Well, the show has opened and the reception went off well. If you want to see pictures check out the link below.
The past week has been a little surreal. Going through this process as a culmination to a degree program is certain to make me reflect not only on this degree, but also to my BA reception back in 1998. Last week as I was putting the final touches on the show, I was listening to Toad the Wet Sprocket, one of my favorite bands from my time in college. I dont listen to them as much these days but would still list them among my favorites. It struck me as one particular album came up in the rotation that I was listening to the same album as I prepared my BA exhibition some 13 years later (how can it be 13 years ago?).
I have also been thinking about the ephemerality of art and the art show. UND has but one gallery and this time of year...really for the past 2 months, shows are churned through weekly. Roughly 2 BFA shows share a week and ideally MFA grads get one week to themselves which generally means you install the show on Friday afternoon or over the weekend after the last person has torn theirs down. While setting up the show is stressful and time consuming, it is a tremendous relief to see, in my case, the piles of work, transform the space and begin to embody your ideas. The review came and went without a hitch as did the reception. But already I see Monday, the end to this show coming all too quickly. The show represents the culmination of 3 years of work. For many artists, the work spans their last year or two in the program depending upon the speed with which they work and their medium. For me, this body of work was not begun in earnest until January...41 pieces made in 4.5 months. While many have are more minimal I still had to learn significant skills to reach my vision...namely frame-making and book binding. The center pieces to the show were 2 handmade books...something I had never made before.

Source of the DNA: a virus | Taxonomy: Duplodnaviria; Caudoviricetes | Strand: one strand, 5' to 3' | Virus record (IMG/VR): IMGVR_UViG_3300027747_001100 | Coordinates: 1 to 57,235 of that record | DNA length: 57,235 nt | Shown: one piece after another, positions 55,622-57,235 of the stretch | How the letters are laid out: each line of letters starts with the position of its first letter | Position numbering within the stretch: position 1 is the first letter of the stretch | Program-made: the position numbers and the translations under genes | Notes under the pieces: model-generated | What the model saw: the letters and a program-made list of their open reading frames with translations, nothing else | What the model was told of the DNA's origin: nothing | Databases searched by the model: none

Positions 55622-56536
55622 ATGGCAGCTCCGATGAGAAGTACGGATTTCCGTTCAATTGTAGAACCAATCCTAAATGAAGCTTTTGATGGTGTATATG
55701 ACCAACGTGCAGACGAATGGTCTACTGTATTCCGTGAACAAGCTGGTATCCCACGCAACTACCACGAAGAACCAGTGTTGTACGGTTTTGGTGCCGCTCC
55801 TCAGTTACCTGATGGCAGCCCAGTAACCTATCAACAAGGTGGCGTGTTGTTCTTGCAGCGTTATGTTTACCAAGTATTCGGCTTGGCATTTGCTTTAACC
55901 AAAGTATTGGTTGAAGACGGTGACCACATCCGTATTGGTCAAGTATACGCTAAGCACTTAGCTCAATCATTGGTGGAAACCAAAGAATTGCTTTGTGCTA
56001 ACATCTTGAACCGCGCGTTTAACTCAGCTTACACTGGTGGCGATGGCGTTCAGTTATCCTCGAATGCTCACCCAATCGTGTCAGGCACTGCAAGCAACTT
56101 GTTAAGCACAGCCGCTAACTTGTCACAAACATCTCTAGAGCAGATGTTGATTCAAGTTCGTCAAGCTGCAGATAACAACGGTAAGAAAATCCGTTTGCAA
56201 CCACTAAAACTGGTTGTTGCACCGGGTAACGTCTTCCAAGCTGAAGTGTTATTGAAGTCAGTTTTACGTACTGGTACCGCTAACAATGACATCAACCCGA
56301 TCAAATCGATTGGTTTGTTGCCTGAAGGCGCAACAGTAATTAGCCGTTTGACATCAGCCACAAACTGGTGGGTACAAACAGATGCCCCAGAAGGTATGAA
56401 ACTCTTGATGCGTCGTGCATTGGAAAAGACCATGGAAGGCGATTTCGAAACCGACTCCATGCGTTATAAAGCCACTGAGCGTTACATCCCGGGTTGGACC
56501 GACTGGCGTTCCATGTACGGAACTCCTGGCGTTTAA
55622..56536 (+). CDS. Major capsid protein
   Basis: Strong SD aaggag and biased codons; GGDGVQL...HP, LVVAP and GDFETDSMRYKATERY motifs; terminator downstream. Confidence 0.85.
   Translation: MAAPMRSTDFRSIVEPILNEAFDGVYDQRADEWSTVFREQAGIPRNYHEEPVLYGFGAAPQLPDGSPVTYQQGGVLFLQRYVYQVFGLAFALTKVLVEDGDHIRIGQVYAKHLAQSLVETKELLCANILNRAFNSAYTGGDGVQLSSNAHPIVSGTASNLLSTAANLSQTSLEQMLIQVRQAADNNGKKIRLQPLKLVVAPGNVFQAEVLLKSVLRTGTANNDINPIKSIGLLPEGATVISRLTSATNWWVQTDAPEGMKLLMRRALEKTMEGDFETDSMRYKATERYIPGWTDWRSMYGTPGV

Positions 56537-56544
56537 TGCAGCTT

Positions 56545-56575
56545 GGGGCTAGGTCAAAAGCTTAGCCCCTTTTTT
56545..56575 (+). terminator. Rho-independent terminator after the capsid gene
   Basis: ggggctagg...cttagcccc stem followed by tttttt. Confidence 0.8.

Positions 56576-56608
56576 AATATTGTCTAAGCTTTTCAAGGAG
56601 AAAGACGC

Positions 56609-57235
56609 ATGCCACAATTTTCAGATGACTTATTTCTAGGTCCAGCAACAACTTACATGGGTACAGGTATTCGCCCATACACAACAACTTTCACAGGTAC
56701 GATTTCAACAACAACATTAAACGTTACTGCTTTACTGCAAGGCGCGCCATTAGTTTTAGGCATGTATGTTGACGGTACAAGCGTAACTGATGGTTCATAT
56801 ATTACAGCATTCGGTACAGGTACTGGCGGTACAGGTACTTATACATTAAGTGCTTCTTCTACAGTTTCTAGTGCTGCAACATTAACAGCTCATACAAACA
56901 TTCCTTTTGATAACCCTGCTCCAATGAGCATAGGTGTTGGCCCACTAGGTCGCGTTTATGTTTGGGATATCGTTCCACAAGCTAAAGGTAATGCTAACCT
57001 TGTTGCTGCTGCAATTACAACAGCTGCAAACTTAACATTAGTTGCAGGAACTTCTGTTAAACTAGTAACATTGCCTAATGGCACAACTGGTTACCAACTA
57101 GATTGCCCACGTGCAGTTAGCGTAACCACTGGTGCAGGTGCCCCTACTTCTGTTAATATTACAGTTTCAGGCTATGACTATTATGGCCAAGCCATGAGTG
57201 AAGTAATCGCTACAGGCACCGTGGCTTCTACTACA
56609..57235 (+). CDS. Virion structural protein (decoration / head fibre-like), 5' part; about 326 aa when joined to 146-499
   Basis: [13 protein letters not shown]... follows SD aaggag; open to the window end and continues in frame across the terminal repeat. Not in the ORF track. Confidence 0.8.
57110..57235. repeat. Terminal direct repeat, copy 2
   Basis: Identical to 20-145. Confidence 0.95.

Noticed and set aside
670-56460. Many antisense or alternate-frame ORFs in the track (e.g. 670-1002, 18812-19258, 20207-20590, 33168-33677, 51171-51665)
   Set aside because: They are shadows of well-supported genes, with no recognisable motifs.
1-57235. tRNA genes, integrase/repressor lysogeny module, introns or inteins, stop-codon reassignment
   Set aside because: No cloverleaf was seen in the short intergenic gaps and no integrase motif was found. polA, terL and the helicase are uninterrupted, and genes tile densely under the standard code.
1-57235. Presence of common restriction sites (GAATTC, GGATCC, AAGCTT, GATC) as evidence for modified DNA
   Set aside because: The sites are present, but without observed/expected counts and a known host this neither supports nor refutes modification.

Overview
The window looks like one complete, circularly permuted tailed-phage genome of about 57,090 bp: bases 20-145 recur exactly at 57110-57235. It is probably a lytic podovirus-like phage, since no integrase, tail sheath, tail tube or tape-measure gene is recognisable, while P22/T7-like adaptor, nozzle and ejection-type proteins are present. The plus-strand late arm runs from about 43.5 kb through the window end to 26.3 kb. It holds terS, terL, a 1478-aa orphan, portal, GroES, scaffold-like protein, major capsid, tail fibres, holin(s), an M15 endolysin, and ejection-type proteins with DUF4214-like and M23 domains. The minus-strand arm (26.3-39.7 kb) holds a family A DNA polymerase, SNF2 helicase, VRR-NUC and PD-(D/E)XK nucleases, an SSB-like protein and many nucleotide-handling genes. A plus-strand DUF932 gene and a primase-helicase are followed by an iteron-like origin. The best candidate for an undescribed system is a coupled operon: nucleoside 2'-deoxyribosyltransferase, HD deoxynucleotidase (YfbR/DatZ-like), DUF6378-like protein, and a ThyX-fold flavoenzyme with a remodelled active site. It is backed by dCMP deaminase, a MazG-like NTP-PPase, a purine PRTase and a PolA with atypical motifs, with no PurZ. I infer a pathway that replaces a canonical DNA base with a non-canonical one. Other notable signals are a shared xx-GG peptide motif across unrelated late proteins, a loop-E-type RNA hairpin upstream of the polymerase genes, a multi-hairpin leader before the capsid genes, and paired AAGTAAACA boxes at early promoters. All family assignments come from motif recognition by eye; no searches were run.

I've also been thinking about what pushed me down this avenue of work. While there are many reasons, I've come to see the impact of my time in Cyprus with PKAP upon my work. The whole of the archive idea comes my time in the back of museum in Larnaca washing and photographing pottery. Their methods of cataloging and forms of storage (in what in my memory is simple pine trays) became the fundamental construction pieces for the show. My time in those off-limit areas re-affirmed the exclusivity of archives for the trained experts...Something that I tried to bring into the work...and by my own observance in the gallery, it seems to have worked.
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